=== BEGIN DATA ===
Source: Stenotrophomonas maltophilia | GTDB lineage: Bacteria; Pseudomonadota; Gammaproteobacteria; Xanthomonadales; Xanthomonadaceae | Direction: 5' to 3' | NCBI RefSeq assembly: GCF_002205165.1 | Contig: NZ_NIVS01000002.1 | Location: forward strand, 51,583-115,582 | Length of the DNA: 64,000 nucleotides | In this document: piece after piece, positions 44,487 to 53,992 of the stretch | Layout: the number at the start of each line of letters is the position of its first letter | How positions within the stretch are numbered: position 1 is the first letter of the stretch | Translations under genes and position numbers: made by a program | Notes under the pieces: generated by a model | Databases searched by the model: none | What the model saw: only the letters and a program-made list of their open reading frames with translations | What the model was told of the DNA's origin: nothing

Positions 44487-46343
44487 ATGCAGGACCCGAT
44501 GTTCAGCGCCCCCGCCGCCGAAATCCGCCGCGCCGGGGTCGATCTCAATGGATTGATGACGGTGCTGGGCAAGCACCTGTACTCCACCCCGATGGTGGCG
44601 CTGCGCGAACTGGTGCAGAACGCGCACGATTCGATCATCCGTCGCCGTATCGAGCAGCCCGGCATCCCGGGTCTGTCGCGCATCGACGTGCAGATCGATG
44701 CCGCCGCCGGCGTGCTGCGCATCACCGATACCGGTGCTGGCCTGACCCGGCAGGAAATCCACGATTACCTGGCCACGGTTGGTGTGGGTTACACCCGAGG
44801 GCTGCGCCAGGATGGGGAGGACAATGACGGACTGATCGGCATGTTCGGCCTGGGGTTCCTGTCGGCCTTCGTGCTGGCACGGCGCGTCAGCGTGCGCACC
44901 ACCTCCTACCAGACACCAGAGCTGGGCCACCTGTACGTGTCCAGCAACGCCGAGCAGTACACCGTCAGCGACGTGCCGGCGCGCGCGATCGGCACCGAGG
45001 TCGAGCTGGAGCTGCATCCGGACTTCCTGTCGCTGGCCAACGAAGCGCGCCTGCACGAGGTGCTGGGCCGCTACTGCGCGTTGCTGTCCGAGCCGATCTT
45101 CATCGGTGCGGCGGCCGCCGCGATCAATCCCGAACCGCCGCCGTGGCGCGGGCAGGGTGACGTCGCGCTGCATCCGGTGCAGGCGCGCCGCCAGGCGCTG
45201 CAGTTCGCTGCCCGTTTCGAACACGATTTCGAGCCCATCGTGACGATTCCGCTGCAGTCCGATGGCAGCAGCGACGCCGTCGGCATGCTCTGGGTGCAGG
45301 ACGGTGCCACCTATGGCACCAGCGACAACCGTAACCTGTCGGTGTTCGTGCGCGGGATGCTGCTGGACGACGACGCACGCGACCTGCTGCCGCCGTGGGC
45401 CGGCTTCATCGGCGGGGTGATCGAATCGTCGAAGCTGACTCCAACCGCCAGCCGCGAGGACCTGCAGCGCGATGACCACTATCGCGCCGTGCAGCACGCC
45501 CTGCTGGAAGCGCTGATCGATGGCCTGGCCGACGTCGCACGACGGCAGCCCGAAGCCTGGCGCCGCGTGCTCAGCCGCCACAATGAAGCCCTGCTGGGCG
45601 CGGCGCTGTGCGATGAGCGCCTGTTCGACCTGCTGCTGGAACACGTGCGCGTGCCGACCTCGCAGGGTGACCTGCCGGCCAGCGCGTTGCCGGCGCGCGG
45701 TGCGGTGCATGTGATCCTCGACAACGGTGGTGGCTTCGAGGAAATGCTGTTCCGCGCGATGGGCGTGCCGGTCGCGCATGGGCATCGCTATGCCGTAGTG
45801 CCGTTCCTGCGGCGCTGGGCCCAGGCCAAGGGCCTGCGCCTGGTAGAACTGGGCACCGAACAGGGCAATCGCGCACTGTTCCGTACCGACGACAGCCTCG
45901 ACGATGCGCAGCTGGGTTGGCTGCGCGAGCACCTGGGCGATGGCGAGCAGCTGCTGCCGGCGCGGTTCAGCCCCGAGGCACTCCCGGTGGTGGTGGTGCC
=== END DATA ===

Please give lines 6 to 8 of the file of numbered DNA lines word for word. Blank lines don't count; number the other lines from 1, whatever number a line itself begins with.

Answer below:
44701 CCGCCGCCGGCGTGCTGCGCATCACCGATACCGGTGCTGGCCTGACCCGGCAGGAAATCCACGATTACCTGGCCACGGTTGGTGTGGGTTACACCCGAGG
44801 GCTGCGCCAGGATGGGGAGGACAATGACGGACTGATCGGCATGTTCGGCCTGGGGTTCCTGTCGGCCTTCGTGCTGGCACGGCGCGTCAGCGTGCGCACC
44901 ACCTCCTACCAGACACCAGAGCTGGGCCACCTGTACGTGTCCAGCAACGCCGAGCAGTACACCGTCAGCGACGTGCCGGCGCGCGCGATCGGCACCGAGG